A dry red port?

Anything to do with Port.
Post Reply
Will S
Cruz Ruby
Posts: 8
Joined: 18:13 Tue 25 Nov 2014

A dry red port?

Post by Will S » 11:47 Thu 27 Nov 2014

A very long time ago, the Wine Society used to list a dry red port which was recommended as a aperitif. Over a couple of years, we bought several bottles, and enjoyed it. Then it disappeared from the list and has never returned.

Does such a wine still exist? And is it available in the UK? I can't find anything relevant, either by googling, or by searching this forum. (But I'm a newcomer to this forum, and I'm ready to be told that it's well known and, if I look in the right place, I'll find that it has already been discussed ad nauseam.....)

LGTrotter
Dalva Golden White Colheita 1952
Posts: 3706
Joined: 17:45 Fri 19 Oct 2012
Location: Somerset, UK

Re: A dry red port?

Post by LGTrotter » 02:19 Mon 01 Dec 2014

I have just noticed this and was a little curious. I wonder if you mean a fortified wine or like a red version of Taylor's dry chip white port or a red wine from the duoro? I can only assume you mean what you say; a dry red port. Most peculiar. No I have never come across such a thing. If it is anything like dry white port I must confess I feel glad to have escaped it.

Will S
Cruz Ruby
Posts: 8
Joined: 18:13 Tue 25 Nov 2014

Re: A dry red port?

Post by Will S » 10:15 Mon 01 Dec 2014

No, it wasn't a white port (the Wine Society featured white port separately on its list at the time) and it was a fortified wine.

It occurs to me that this was long ago at a time when labelling regulations were lax, and perhaps the Wine Soc was being a bit imaginative. (I recall that they featured Cyprus 'sherry', and -- if you can believe it -- a sparkling red Burgundy.) I could try phoning them, and see if they'll confess ...

You seem to be down on white port. Certainly, I never seem to see it these days, but a few years ago Lidl stocked it for a time and we had a couple of bottles which I quite enjoyed -- not that I hanker after it now.

User avatar
djewesbury
Graham’s 1970
Posts: 8157
Joined: 20:01 Mon 31 Dec 2012
Location: Belfast
Contact:

Re: A dry red port?

Post by djewesbury » 10:23 Mon 01 Dec 2014

Don't start him on white port. Oh, too late…
Daniel J.
delete.. delete.. *sigh*.. delete...

PhilW
Dow 1980
Posts: 2883
Joined: 14:22 Wed 15 Dec 2010
Location: Near Cambridge, UK

Re: A dry red port?

Post by PhilW » 10:31 Mon 01 Dec 2014

Will S wrote:No, it wasn't a white port (the Wine Society featured white port separately on its list at the time) and it was a fortified wine.

It occurs to me that this was long ago at a time when labelling regulations were lax, and perhaps the Wine Soc was being a bit imaginative. (I recall that they featured Cyprus 'sherry', and -- if you can believe it -- a sparkling red Burgundy.) I could try phoning them, and see if they'll confess ...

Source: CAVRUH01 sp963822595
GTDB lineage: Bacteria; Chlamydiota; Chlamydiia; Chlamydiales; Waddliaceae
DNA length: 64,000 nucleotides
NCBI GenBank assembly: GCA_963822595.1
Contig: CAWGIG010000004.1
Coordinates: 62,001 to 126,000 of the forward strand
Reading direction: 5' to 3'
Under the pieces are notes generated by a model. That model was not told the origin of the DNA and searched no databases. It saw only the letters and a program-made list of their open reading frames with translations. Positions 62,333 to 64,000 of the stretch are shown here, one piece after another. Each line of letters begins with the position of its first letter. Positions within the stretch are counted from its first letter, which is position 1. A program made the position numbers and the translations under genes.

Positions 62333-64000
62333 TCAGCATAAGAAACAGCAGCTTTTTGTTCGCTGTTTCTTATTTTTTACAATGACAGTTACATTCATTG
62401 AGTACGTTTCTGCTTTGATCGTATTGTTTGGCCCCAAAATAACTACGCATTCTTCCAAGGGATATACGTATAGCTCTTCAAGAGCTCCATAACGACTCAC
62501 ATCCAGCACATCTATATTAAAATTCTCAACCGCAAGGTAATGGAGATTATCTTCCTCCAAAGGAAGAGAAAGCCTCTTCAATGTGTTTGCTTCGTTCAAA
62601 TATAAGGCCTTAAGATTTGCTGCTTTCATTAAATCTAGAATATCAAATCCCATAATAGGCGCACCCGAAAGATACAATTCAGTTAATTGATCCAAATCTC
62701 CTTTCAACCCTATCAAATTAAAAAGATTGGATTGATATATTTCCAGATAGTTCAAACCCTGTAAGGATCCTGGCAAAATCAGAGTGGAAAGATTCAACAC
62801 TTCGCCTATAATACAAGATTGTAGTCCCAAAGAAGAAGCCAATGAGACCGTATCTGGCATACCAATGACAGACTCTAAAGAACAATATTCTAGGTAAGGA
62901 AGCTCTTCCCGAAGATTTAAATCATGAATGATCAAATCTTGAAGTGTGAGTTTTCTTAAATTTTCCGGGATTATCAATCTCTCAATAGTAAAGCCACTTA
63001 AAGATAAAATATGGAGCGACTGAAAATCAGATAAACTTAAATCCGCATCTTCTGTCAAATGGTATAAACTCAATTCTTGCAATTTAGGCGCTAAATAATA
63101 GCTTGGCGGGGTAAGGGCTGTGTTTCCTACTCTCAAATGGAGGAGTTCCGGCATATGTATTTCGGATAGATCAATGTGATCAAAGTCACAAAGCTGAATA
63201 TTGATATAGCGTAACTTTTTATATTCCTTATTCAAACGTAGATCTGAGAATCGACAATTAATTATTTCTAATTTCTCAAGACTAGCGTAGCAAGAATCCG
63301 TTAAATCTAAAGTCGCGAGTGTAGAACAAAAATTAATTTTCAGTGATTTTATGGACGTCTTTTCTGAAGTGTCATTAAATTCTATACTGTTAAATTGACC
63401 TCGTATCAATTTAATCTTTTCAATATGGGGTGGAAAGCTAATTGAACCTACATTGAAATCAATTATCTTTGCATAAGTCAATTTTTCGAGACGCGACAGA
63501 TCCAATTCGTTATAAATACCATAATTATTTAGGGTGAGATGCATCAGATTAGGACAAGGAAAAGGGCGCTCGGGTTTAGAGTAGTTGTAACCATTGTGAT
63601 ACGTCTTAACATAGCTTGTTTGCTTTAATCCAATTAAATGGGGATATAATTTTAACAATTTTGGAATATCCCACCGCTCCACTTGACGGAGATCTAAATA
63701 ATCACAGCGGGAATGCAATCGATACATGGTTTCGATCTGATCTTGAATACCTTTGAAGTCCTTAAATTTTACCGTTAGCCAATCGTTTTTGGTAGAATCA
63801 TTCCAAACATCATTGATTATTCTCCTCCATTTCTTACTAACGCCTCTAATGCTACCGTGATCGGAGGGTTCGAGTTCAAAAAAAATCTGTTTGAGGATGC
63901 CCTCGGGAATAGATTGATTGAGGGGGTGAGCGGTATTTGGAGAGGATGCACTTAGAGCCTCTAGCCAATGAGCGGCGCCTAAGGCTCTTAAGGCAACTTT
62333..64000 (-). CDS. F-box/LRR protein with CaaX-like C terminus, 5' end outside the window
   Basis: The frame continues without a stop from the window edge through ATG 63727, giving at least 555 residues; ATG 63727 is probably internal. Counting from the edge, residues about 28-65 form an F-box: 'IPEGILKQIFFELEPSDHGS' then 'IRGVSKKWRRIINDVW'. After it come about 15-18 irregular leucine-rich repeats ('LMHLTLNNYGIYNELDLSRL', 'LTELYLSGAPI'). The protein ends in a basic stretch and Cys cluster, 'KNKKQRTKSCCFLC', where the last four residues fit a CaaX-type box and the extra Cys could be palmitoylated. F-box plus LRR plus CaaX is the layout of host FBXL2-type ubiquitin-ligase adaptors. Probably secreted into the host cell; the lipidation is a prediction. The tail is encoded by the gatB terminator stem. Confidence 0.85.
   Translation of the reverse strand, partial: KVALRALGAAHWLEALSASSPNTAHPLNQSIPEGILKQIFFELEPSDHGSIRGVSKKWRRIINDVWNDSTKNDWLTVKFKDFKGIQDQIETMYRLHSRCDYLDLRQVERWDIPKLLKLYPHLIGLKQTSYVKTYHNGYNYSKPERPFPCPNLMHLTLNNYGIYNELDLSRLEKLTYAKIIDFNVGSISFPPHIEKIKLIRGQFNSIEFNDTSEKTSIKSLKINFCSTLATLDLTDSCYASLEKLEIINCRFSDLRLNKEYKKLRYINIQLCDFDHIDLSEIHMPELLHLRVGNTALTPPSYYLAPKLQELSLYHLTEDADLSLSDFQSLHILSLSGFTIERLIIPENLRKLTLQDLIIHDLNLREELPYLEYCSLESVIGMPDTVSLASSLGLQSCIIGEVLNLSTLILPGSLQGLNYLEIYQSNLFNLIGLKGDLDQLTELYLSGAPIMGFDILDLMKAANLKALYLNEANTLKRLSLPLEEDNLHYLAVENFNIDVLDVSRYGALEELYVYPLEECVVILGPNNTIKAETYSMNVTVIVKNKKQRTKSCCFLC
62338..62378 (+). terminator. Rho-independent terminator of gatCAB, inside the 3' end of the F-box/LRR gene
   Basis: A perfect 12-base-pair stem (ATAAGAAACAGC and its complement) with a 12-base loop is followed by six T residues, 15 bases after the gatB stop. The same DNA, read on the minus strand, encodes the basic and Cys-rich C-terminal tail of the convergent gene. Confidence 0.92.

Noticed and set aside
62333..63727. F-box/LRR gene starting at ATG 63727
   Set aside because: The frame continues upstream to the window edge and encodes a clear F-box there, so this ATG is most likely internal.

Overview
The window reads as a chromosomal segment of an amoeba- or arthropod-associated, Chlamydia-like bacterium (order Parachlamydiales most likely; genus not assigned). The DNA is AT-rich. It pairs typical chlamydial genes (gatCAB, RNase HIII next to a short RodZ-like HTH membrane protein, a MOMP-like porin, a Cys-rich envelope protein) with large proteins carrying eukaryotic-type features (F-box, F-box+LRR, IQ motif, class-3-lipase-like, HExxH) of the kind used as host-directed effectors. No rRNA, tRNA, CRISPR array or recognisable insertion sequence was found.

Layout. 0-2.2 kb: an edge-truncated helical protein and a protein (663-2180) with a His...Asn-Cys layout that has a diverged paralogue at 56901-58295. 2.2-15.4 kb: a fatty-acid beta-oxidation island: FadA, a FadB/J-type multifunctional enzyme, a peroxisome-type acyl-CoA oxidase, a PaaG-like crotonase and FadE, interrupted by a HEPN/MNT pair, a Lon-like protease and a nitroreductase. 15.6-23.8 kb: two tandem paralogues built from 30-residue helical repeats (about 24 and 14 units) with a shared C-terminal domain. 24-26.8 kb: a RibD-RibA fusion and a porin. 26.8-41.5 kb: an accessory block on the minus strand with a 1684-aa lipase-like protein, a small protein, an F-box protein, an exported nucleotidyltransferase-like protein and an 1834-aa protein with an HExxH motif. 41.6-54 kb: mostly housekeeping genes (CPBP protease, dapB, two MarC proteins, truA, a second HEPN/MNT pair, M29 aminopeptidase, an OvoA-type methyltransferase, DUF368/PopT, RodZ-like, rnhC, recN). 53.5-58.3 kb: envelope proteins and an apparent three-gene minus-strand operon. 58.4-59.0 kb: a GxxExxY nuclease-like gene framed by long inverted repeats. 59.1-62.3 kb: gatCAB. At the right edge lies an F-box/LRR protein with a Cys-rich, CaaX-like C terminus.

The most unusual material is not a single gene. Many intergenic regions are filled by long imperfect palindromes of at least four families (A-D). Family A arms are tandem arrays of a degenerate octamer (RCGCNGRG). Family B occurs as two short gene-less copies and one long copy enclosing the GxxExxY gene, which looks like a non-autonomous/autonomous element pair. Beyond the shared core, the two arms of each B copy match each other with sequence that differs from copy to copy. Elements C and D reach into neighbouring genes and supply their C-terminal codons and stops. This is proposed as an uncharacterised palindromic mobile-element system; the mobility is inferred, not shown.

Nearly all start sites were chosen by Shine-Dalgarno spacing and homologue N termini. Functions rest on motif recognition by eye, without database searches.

I'm not aware of any dry red port - can't say I like the sound much either, but any information would be interesting.
Will S wrote:You seem to be down on white port. Certainly, I never seem to see it these days, but a few years ago Lidl stocked it for a time and we had a couple of bottles which I quite enjoyed -- not that I hanker after it now.
That's a whole different discussion - can't find our recent posts, but to précis: a few like the young dry white as a mixer, many do not; some of us very much enjoy the old sweet white such as Dalva Golden White 1971 (aha, discussion around here in part at least).

PopulusTremula
Warre’s Traditional LBV
Posts: 323
Joined: 17:45 Mon 23 May 2011

Re: A dry red port?

Post by PopulusTremula » 11:05 Mon 01 Dec 2014

A suggestion half tongue-in-cheek would be that you look for Cali fruit bombs. Often these have alcohol levels not far from that of port, achieved w/o fortification. Alternatively, Amarone might fit the bill.

User avatar
AHB
Fonseca 1963
Posts: 12275
Joined: 13:41 Mon 25 Jun 2007
Location: Berkshire, UK

Re: A dry red port?

Post by AHB » 14:25 Mon 01 Dec 2014

Champalimaud ferment their port must to a much drier level than many other producers. I wonder if this is what the Wine Society were selling as "Dry Red Port"?

Perhaps if you could give us an idea of when you were buying it we might be able to look up the relevant WS catalogues.
Top Ports in 2019 (so far): Cockburn 1947 and Quinta do Noval Nacional 2017
2018 Ports of the year: São Leonardo 1927 White Port (Bottled 2018), Quinta do Noval Nacional 1994

Will S
Cruz Ruby
Posts: 8
Joined: 18:13 Tue 25 Nov 2014

Re: A dry red port?

Post by Will S » 14:56 Mon 01 Dec 2014

AHB wrote:Perhaps if you could give us an idea of when you were buying it we might be able to look up the relevant WS catalogues.
I'm inclined to say that I refuse to answer on the grounds that it might incriminate me, :( but we're talking 1970s, or even 1960s.

User avatar
jdaw1
Cockburn 1900
Posts: 21532
Joined: 15:03 Thu 21 Jun 2007
Location: London
Contact:

Re: A dry red port?

Post by jdaw1 » 19:31 Mon 01 Dec 2014

I will look this evening and report back.

User avatar
mosesbotbol
Warre’s Otima 10 year old Tawny
Posts: 549
Joined: 19:54 Wed 18 Jul 2007
Location: Boston, USA

Re: A dry red port?

Post by mosesbotbol » 08:42 Tue 02 Dec 2014

Quinta do Infantado makes a slightly drier version of port that quite lovely at all price points.
F1 | Welsh Corgi | Did Someone Mention Port?

User avatar
jdaw1
Cockburn 1900
Posts: 21532
Joined: 15:03 Thu 21 Jun 2007
Location: London
Contact:

Re: A dry red port?

Post by jdaw1 » 14:02 Tue 02 Dec 2014

Spring 1962:
Image
Image

User avatar
jdaw1
Cockburn 1900
Posts: 21532
Joined: 15:03 Thu 21 Jun 2007
Location: London
Contact:

Re: A dry red port?

Post by jdaw1 » 14:05 Tue 02 Dec 2014

Autumn 1968:
Image

User avatar
jdaw1
Cockburn 1900